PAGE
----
But, to show Deborah the same empathy the series demonstrates, I’ll acknowledge that is a gamble to wrap a historic run with an entirely new set in the hopes that Steve Wynn or some other Vegas impresario will want to scoop her up. Which is why my heart sank a bit when, in the opening moments of penultimate episode “Interview,” Ava got an alert for her flight to Los Angeles. She’s young, talented, and ambitious, and should absolutely be thinking about her career. And yet, Deborah would probably burn her to the ground if she bailed right now.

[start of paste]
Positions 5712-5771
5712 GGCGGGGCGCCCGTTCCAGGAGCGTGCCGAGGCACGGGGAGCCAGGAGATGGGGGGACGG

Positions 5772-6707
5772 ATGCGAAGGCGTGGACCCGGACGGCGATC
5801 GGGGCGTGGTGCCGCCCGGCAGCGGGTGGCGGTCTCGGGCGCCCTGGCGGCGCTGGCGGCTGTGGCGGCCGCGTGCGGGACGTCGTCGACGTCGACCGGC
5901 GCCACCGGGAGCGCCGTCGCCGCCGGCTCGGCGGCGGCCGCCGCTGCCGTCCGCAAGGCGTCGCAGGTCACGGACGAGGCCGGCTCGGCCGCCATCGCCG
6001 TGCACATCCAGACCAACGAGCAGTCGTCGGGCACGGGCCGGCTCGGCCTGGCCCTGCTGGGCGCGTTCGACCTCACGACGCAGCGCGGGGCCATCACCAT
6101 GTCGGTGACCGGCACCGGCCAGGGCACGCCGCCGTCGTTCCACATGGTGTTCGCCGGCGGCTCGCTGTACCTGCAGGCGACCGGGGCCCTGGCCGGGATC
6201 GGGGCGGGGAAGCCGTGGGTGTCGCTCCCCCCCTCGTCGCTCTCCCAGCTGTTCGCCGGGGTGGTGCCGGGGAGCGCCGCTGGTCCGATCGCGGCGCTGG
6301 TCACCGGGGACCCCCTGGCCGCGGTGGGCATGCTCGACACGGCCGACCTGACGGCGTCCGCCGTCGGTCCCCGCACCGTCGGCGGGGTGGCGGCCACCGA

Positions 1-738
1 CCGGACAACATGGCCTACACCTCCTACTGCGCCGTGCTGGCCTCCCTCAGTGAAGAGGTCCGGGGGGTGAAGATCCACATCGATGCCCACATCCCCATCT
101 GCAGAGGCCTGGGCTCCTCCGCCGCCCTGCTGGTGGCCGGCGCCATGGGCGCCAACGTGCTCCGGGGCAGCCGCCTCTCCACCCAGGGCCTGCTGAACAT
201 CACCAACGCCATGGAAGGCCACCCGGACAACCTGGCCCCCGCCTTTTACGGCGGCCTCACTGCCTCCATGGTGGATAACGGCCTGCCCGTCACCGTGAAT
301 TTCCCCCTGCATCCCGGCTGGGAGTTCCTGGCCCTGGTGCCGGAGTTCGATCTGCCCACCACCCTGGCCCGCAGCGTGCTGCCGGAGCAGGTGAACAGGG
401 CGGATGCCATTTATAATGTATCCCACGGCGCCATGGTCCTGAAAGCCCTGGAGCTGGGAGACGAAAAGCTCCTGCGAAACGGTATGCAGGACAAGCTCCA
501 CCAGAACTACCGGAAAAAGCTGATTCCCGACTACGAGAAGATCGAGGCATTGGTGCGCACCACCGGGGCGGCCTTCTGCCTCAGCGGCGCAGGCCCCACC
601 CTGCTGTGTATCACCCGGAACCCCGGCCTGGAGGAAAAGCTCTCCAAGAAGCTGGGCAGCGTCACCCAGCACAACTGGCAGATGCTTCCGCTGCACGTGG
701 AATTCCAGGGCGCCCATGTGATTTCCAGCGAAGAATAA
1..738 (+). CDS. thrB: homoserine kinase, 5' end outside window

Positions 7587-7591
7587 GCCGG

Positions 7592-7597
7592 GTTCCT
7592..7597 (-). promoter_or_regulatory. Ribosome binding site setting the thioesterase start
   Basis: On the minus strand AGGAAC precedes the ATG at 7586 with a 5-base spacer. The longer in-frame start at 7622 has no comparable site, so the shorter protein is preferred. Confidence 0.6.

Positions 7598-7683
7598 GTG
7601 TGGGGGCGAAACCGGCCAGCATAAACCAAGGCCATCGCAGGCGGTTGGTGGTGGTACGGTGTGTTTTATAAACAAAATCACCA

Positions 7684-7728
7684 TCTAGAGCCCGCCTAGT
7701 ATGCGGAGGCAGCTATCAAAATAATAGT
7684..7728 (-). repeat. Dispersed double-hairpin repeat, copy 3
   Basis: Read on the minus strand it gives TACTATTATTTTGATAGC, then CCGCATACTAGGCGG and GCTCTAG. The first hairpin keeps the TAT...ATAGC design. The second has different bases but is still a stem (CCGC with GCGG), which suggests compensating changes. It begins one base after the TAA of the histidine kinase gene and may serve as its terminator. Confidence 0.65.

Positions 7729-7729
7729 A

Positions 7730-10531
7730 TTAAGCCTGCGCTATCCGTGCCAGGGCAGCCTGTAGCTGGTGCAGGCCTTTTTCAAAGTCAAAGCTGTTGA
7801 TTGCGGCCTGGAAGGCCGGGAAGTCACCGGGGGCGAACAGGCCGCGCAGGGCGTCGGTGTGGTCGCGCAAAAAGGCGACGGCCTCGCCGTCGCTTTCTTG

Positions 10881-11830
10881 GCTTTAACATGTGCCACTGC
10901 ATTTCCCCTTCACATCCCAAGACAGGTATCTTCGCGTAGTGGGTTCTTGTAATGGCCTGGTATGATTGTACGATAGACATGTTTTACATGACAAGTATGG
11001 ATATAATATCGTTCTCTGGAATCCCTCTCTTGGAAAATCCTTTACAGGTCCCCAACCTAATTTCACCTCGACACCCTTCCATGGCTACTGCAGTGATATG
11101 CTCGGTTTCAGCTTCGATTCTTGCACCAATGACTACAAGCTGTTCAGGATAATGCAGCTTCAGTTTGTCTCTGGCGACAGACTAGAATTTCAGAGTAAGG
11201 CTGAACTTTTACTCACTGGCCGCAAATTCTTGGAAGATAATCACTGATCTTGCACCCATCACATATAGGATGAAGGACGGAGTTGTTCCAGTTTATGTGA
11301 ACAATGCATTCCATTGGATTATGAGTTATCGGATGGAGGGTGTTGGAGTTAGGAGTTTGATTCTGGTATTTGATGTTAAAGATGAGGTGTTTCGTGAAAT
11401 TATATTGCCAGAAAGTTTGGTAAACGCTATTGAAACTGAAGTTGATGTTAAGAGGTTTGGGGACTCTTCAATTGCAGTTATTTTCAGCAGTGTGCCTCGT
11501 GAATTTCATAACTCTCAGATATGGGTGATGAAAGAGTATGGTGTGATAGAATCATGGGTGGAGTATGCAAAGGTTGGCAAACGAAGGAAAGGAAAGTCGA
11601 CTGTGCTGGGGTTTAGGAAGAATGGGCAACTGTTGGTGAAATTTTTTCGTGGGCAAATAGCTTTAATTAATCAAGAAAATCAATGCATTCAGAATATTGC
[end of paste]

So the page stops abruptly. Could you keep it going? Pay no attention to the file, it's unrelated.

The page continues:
Here’s one of the many, many times we can credit the work of the Hacks writers, including Samantha Riley, Ariel Karlin, and Jen Statsky, who penned the final two episodes. Their warts-and-all approach to these dynamic and difficult women has exposed as many strengths as flaws. The conflict I’m feeling over wanting good things for both Ava and Deborah, even knowing they might not be the same good things for both, is all by design. I am so invested in this relationship that waiting to learn whether Deborah finds out about Ava’s interview with the creators of The Bitter End had me on the edge of my seat. You know you’ve created a great character study when there’s so much anticipation about personal decisions that wouldn’t seem to carry the weight of the world in any other context.